Prefabricated insulation panels are frequently used as the insulation means in boilers, boiler rooms, pipes and duct work. These work environments are frequently very humid and are prone to the release of water from normal maintenance as well as accidents. The enclosed insulation pad protects the insulation from moisture by sealing the insulation in a double sided panel. This protects the insulation from moisture which might compress and thereby reduce the effectiveness of the insulation. Further, the enclosure protects the insulation from damage associated with normal wear and tear and maintenance in these environments.

It is thus seen that a double-sided insulation panel is provided which encloses the insulation layer between two protective panel pair halves, thereby protecting the insulation layer on both sides. In addition, the double sided panel permits a stronger panel to be constructed which further allows a choice of finishes, textures and/or colors to be provided by a single panel.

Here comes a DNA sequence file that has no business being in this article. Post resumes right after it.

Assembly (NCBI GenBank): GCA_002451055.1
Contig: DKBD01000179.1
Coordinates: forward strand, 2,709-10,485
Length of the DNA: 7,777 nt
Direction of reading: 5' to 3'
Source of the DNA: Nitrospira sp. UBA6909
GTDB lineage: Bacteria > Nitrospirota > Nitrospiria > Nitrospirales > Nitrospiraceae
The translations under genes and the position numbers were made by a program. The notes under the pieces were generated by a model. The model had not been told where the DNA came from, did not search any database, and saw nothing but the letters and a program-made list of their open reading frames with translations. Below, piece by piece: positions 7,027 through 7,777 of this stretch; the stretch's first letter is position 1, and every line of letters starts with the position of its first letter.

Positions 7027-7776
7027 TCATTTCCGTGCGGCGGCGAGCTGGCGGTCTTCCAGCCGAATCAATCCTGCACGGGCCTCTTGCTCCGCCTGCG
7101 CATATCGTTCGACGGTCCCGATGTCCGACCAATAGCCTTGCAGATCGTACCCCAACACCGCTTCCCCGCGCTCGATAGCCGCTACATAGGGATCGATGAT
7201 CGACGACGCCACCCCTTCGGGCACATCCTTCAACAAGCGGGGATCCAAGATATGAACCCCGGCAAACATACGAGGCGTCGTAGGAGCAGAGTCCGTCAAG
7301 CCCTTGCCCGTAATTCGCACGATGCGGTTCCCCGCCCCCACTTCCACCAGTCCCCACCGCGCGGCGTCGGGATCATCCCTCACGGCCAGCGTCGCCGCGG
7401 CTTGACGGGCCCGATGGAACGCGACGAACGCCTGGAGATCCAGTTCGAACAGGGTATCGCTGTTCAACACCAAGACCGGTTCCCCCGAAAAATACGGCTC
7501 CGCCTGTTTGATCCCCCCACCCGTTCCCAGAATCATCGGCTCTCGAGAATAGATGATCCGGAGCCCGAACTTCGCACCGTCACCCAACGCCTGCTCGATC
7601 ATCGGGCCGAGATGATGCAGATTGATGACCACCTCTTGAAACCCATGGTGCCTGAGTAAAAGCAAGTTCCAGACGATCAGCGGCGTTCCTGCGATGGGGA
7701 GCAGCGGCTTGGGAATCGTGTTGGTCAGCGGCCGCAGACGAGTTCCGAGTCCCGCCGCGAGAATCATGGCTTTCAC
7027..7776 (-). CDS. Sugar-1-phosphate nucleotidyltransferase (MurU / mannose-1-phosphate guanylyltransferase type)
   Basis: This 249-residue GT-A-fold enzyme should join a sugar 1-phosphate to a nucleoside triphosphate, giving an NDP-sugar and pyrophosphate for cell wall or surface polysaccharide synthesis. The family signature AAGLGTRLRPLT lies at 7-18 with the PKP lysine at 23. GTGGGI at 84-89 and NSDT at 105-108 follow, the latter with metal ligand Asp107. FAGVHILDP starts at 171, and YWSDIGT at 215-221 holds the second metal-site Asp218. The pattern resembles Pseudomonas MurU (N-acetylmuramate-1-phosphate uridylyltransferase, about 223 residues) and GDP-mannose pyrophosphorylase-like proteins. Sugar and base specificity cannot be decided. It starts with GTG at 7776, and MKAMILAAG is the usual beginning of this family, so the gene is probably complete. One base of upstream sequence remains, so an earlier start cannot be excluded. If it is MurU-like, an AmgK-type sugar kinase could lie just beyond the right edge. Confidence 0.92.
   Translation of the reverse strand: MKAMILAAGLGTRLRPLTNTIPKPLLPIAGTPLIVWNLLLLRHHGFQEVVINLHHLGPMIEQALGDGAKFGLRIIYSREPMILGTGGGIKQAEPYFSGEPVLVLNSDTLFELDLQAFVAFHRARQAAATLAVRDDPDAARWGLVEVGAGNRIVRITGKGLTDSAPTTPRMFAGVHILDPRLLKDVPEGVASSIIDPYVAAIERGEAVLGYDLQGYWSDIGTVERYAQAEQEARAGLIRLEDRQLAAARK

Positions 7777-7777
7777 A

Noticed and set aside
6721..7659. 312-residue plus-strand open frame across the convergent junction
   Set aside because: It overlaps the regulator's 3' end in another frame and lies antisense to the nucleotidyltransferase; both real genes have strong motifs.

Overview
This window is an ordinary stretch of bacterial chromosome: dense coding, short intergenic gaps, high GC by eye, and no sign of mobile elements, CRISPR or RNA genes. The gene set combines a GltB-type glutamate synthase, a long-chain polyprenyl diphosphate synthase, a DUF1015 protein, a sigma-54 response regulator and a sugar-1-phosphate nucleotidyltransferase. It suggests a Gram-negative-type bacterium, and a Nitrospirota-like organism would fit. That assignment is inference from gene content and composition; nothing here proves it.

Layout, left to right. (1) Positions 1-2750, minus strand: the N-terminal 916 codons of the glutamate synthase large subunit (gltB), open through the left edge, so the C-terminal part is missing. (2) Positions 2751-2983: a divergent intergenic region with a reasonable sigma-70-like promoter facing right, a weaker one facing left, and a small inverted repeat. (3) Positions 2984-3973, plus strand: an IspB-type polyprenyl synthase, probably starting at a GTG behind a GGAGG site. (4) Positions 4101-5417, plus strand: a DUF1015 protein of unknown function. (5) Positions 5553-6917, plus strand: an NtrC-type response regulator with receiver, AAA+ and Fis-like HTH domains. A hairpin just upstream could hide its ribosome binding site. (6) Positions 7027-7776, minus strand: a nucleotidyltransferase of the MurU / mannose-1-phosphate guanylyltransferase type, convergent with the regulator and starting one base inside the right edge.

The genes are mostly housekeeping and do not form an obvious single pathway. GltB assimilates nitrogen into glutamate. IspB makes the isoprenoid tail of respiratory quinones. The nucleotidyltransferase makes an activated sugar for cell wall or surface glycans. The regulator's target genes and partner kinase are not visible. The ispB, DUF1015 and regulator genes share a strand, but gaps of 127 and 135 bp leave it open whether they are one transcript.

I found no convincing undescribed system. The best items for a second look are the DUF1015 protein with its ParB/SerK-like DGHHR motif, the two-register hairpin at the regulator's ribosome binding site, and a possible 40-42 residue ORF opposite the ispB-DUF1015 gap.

Many variations of the above invention may be apparent to those skilled in the art from the reading of the description which is exemplary in nature. Such variations are embodied within the spirit and scope of this invention as measured by the following appended claims.

Patent Citations
Cited PatentFiling datePublication dateApplicantTitle
US1797706 *Sep 11, 1930Mar 24, 1931Mills CompanySheet-metal panel
US3267626 *Sep 3, 1963Aug 23, 1966Walcon CorpComposite panel with insulating insert